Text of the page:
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By William J. Maples, M.D. and Timothy A. Poulton, M.D. If you have been in the workforce for a while, you have probably experienced a few types of leadership styles. If you supervise others, what style of leadership do you want to be known for? How do you inspire others? Do you listen and connect with people? The Institute for Healthcare Excellence (IHE) would like to get you thinking about human-centered leadership. “Good leaders are efficient in getting the best out of their team,” says Tim Poulton, M.D., faculty member at IHE and a family physician at Mission Health in North Carolina. “They facilitate their team forming strong bonds amongst themselves, and strong connections with the people they serve.” Leaders who avail themselves to human-centered leadership, lead by example and set the tone for how the team interacts, creating a culture where people want to work hard and want to be successful. “They convey a message of openness and they are receptive to input,” says Dr. Poulton. Using human-centered leadership skills, healthcare teams can be more connected, more cohesive, enthusiastic and appreciative of the opportunity to work together. The result is a connected, motivated and energized team. Human-centered leadership is a set of skills that can be taught and practiced. “When you get immersed in your work sometimes you don’t have the skills distilled and ready to use, and an opportunity might slip away,” observes Dr. Poulton. Good leaders are effective in recalling and using the skills and understand the importance of human-centered leadership. William Maples, M.D., President and CEO of IHE takes us one step further: “The key to leadership is to understand to the best of your ability the strengths, gifts and talents of the team, and capitalize on those to move forward the vision and goals of the organization.” Dr. Maples explains that it starts with you. The ability to understand the team begins with understanding your own strengths and weaknesses as a leader. Only then can you connect with other individuals to create trust. “The ability to connect with an individual to create trust and safety within the work environment is very important; If we skip over this step it becomes hard to fully understand the strengths and gifts of the team,” says Dr. Maples. Is it possible to lead without building relationships? “The answer is yes, but the effectiveness of your leadership will be severely compromised,” says Dr. Maples. A team’s ability to reach its maximum potential can be hindered following traditional leadership models. Many leaders simply think it is more efficient to get “right to the heart of the matter” while bypassing the emotional connection. “In healthcare, we want to be fixers: we want to swiftly diagnose and treat the problem,” says Dr. Maples. “Our default setting is “what’s wrong?” and we overlook what’s right, potentially missing the strengths and the opportunities, including opening up and allowing people to bring their gifts to the table.” Nurturing human-centered leadership skills produce leaders who feel more connected to their workforce, teams that are more connected to their mission, and a deeper connection to purpose across the organization. “We’ve seen empathy and compassion in the healthcare setting improve and burnout lessen,” concludes Dr. Maples. “We’ve also seen culture shifts where trust, respect and teamwork are embraced by all members of the team.” Learn more about human-centered leadership at healthcareexcellence.org, or attend the Regional Summit on Friday, October 5, 2018 in Raleigh, NC.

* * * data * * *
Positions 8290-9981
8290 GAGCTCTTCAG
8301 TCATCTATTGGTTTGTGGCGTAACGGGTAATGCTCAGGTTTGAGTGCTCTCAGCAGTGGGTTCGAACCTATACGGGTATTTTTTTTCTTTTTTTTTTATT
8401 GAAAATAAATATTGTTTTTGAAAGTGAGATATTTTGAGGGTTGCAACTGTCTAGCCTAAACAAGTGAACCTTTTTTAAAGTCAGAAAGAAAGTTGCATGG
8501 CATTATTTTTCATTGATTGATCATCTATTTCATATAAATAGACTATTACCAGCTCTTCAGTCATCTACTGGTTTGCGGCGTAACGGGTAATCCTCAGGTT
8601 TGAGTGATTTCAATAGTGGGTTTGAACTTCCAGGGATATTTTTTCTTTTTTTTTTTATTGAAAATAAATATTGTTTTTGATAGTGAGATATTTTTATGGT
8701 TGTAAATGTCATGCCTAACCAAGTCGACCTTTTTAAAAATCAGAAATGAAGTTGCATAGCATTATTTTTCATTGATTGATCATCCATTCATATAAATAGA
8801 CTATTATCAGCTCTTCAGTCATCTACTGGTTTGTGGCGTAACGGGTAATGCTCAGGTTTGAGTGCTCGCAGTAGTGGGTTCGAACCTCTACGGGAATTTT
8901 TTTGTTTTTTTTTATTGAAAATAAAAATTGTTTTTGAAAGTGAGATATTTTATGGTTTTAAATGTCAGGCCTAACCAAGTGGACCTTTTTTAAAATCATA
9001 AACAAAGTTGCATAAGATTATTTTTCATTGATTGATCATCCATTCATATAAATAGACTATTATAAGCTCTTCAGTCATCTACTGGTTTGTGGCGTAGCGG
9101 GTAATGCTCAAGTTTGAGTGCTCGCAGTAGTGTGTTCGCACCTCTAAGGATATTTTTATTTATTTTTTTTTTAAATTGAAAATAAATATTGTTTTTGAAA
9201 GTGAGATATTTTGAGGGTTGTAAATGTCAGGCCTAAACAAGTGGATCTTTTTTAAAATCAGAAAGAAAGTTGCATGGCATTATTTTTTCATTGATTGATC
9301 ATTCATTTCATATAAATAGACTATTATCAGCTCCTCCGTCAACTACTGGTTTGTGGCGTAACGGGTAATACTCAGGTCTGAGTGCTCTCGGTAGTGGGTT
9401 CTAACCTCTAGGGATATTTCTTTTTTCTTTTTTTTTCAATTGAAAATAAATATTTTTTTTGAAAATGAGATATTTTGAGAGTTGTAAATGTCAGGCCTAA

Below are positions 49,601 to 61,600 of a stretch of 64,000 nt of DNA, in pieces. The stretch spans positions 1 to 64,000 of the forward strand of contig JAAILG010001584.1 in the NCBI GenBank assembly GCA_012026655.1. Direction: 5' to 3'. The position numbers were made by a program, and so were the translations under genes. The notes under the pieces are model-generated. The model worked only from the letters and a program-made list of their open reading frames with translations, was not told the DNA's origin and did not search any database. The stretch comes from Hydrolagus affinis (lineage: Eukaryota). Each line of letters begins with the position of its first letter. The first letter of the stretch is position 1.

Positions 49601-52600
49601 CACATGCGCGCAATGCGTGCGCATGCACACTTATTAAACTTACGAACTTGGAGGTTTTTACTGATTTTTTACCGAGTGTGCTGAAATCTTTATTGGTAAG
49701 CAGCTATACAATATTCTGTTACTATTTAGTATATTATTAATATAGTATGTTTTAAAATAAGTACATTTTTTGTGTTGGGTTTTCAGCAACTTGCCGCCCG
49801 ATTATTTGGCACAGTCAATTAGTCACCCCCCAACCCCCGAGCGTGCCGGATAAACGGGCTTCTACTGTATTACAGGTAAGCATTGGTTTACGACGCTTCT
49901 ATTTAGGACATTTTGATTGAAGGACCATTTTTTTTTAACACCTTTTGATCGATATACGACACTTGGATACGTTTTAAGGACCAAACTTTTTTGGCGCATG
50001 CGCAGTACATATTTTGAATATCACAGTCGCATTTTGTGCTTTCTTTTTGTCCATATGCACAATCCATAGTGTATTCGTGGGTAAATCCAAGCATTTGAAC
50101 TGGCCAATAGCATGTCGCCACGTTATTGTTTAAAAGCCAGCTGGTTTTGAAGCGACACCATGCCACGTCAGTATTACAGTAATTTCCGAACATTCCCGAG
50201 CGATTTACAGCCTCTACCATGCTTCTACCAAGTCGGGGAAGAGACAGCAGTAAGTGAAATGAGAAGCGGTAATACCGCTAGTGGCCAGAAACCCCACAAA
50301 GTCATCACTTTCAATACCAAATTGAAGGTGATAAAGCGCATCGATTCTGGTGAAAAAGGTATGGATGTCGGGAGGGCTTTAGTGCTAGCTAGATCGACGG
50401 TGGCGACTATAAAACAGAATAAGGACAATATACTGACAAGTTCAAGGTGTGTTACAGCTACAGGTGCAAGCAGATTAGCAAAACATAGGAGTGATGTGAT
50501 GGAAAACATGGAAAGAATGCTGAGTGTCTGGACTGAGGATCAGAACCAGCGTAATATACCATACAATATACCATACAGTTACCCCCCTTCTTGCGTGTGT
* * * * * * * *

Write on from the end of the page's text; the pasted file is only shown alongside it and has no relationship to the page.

The feeling that “something’s got to give” is not uncommon. According to the National Taskforce for Humanity in Healthcare’s (NTH) paper showcasing the business case for humanity in healthcare, more than 50 percent of U.S.
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